The final vote in the House was 277 to 148 after liberal Democrats failed in one last bid to change an estate-tax provision in the bill that they said was too generous to the wealthiest Americans and that the administration agreed to in a concession to Republicans. The amendment failed, 233 to 194.The fact that this is a 2-year extender on tax rates means that Congress will be back at it within months to try and hammer out a more permanent arrangement. Failing to make the tax rate adjustments permanent means that this will be a political football for the 2012 general elections.
Supporting the overall measure were 139 Democrats and 138 Republicans; opposed were 112 Democrats and 36 Republicans.
The bill extends for two years all of the Bush-era tax rates and provides a one-year payroll tax cut for most American workers, delivering what economists predict will be a needed lift. The Senate approved the package on Wednesday by 81 to 19.
The White House and Republicans hailed the deal as a rare bipartisan achievement and a prototype for future hard-bargained compromises in the new era of divided government.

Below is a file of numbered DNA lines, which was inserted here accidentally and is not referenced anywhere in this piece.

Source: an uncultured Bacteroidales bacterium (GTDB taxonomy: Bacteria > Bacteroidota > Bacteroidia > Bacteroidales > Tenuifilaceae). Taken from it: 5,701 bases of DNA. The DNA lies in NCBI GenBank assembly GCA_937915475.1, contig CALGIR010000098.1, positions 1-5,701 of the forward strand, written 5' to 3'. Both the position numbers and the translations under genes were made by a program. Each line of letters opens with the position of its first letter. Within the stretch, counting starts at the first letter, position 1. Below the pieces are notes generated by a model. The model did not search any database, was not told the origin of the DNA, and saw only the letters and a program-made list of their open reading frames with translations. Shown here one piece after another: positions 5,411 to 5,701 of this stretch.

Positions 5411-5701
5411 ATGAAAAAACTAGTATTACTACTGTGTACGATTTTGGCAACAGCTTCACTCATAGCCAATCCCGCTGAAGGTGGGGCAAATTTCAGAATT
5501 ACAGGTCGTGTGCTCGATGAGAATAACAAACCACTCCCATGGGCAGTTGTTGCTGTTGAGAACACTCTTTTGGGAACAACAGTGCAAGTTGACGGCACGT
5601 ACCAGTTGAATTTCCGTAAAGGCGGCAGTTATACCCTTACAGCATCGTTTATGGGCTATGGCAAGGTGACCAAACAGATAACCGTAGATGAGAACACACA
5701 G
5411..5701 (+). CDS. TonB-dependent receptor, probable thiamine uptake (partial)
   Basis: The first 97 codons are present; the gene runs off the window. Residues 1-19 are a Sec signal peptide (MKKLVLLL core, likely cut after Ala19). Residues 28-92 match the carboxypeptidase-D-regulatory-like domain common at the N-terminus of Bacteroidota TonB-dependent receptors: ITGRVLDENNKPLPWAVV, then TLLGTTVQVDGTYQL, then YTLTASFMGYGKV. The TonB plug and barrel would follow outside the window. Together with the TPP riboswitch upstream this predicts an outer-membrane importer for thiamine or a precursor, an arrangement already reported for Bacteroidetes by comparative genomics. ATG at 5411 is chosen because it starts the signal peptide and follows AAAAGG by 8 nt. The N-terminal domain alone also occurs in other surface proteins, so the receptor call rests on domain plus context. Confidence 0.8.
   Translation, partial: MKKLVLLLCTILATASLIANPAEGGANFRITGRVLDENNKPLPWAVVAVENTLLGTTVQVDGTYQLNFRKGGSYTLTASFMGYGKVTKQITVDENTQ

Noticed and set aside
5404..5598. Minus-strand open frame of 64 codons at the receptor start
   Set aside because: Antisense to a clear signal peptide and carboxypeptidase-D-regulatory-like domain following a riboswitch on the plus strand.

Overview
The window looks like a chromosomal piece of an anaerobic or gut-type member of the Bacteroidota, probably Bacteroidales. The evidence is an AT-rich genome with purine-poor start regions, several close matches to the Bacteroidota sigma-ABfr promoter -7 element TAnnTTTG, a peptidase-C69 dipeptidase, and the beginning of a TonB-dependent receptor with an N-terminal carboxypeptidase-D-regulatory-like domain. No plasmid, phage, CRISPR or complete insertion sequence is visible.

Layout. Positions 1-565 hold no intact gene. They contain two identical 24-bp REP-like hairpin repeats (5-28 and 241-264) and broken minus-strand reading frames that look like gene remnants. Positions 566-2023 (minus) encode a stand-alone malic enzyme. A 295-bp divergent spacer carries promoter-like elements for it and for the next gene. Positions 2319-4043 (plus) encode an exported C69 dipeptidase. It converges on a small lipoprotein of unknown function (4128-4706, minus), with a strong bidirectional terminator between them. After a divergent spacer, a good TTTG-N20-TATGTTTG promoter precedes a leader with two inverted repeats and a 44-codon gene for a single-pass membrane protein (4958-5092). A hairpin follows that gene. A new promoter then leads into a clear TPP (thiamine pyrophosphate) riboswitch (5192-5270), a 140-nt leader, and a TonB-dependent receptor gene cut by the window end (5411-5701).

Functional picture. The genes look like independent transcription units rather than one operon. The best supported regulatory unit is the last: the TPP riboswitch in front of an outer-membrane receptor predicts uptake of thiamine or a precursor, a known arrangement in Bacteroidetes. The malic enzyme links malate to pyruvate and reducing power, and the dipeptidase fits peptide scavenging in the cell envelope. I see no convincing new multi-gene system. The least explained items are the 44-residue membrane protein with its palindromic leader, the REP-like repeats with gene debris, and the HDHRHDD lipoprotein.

But the accord also showed that policy-makers remain locked in an unsustainable cycle of cutting taxes and raising spending that has proven politically palatable in the short term but could threaten the nation’s fiscal stability in years ahead.
Some Republican critics of the deal had said the Bush-era rates should be extended permanently, complaining that to do otherwise would create economic uncertainty. But some analysts said that such certainty was an illusion, given the longer-term problem with the deficit.
“Republicans are talking a lot about certainty,” said Matthew Mitchell, a research fellow and tax policy expert at George Mason University. “But even if they had won some sort of a victory where they got the current tax rates written in stone, spending is on such an unsustainable path in terms of entitlements, it really isn’t certain at all.”
The temporary nature of the deal, however, could lend momentum to broader efforts to overhaul the tax code and tackle the deficit. With the tax debate now scheduled to resume at the height of the 2012 presidential election, some lawmakers said they hoped the fiscal landscape could be redrawn and the cycle of lower taxes and higher spending brought to a halt.
The tax battle has exposed fractures among Congressional Democrats, some who are willing to accept the possible, while others refused to vote for the tax cuts and therefore put themselves in a position of opposing the President, who had agreed to a deal with Congressional Republicans.
The tax package now opens the door to action on several other contentious bills, including the Zadroga 9/11 compensation bill, the DADT bill, and START treaty.